Please use this identifier to cite or link to this item: https://hdl.handle.net/10316/108193
Title: Calpastatin Overexpression Preserves Cognitive Function Following Seizures, While Maintaining Post-Injury Neurogenesis
Authors: Machado, Vanessa 
Lourenço, Ana Sofia 
Florindo, Cláudia
Fernandes, Raquel
Carvalho, Caetana M. 
Araújo, Inês M. 
Keywords: calpains; calpastatin; cognition; hippocampus; post-injury neurogenesis
Issue Date: 2017
Publisher: Frontiers Media S.A.
Serial title, monograph or event: Frontiers in Molecular Neuroscience
Volume: 10
Abstract: In the adult mammalian brain, new neurons continue to be produced throughout life in two main regions in the brain, the subgranular zone (SGZ) in the hippocampus and the subventricular zone in the walls of the lateral ventricles. Neural stem cells (NSCs) proliferate in these niches, and migrate as neuroblasts, to further differentiate in locations where new neurons are needed, either in normal or pathological conditions. However, the endogenous attempt of brain repair is not very efficient. Calpains are proteases known to be involved in neuronal damage and in cell proliferation, migration and differentiation of several cell types, though their effects on neurogenesis are not well known. Previous work by our group has shown that the absence of calpastatin (CAST), the endogenous inhibitor of calpains, impairs early stages of neurogenesis. Since the hippocampus is highly associated with learning and memory, we aimed to evaluate whether calpain inhibition would help improve cognitive recovery after lesion and efficiency of post-injury neurogenesis in this region. For that purpose, we used the kainic acid (KA) model of seizure-induced hippocampal lesion and mice overexpressing CAST. Selected cognitive tests were performed on the 3rd and 8th week after KA-induced lesion, and cell proliferation, migration and differentiation in the dentate gyrus (DG) of the hippocampus of adult mice were analyzed using specific markers. Cognitive recovery was evaluated by testing the animals for recognition, spatial and associative learning and memory. Cognitive function was preserved by CAST overexpression following seizures, while modulation of post-injury neurogenesis was similar to wild type (WT) mice. Calpain inhibition could still be potentially able to prevent the impairment in the formation of new neurons, given that the levels of calpain activity could be reduced under a certain threshold and other harmful effects from the pathological environment could also be controlled.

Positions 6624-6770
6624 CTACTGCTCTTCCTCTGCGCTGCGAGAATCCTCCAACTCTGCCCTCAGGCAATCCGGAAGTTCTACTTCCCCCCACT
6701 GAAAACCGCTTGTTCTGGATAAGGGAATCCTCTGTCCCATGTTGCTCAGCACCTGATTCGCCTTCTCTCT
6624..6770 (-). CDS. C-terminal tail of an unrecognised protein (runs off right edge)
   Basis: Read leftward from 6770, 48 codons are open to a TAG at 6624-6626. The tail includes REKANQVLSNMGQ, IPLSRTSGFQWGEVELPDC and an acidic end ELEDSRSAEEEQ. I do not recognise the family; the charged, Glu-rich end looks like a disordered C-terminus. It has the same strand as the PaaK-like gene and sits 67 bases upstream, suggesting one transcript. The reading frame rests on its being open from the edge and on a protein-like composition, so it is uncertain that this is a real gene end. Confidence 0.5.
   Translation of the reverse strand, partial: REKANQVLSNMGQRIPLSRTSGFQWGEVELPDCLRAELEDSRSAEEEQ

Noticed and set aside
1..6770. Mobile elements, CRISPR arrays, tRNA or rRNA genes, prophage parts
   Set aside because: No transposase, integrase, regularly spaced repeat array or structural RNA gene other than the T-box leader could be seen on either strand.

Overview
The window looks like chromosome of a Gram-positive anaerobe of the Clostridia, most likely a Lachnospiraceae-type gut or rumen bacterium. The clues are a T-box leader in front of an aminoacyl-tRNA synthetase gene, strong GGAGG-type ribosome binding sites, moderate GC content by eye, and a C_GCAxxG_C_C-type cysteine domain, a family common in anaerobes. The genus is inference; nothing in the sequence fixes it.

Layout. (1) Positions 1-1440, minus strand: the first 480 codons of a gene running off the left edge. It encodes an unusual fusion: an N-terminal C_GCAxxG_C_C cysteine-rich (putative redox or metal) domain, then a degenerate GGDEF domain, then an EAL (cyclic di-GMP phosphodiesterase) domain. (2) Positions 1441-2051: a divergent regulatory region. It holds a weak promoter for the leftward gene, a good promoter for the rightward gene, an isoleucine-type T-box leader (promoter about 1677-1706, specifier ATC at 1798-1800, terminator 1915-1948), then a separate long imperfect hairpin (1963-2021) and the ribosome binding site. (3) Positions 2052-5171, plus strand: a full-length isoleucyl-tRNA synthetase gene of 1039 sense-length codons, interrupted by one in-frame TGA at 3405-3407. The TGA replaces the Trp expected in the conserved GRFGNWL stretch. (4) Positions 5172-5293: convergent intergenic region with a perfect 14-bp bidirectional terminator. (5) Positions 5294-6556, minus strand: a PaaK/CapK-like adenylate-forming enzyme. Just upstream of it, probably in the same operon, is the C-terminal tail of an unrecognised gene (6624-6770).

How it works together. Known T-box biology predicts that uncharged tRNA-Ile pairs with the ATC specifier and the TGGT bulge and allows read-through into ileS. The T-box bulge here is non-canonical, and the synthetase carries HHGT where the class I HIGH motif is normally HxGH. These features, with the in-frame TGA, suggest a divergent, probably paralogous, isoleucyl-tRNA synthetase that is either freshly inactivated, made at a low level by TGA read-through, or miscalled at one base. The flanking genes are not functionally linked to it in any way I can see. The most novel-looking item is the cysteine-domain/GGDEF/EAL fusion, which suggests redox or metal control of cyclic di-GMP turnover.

URI: https://hdl.handle.net/10316/108193
ISSN: 1662-5099
DOI: 10.3389/fnmol.2017.00060
Rights: openAccess
Appears in Collections:I&D CNC - Artigos em Revistas Internacionais

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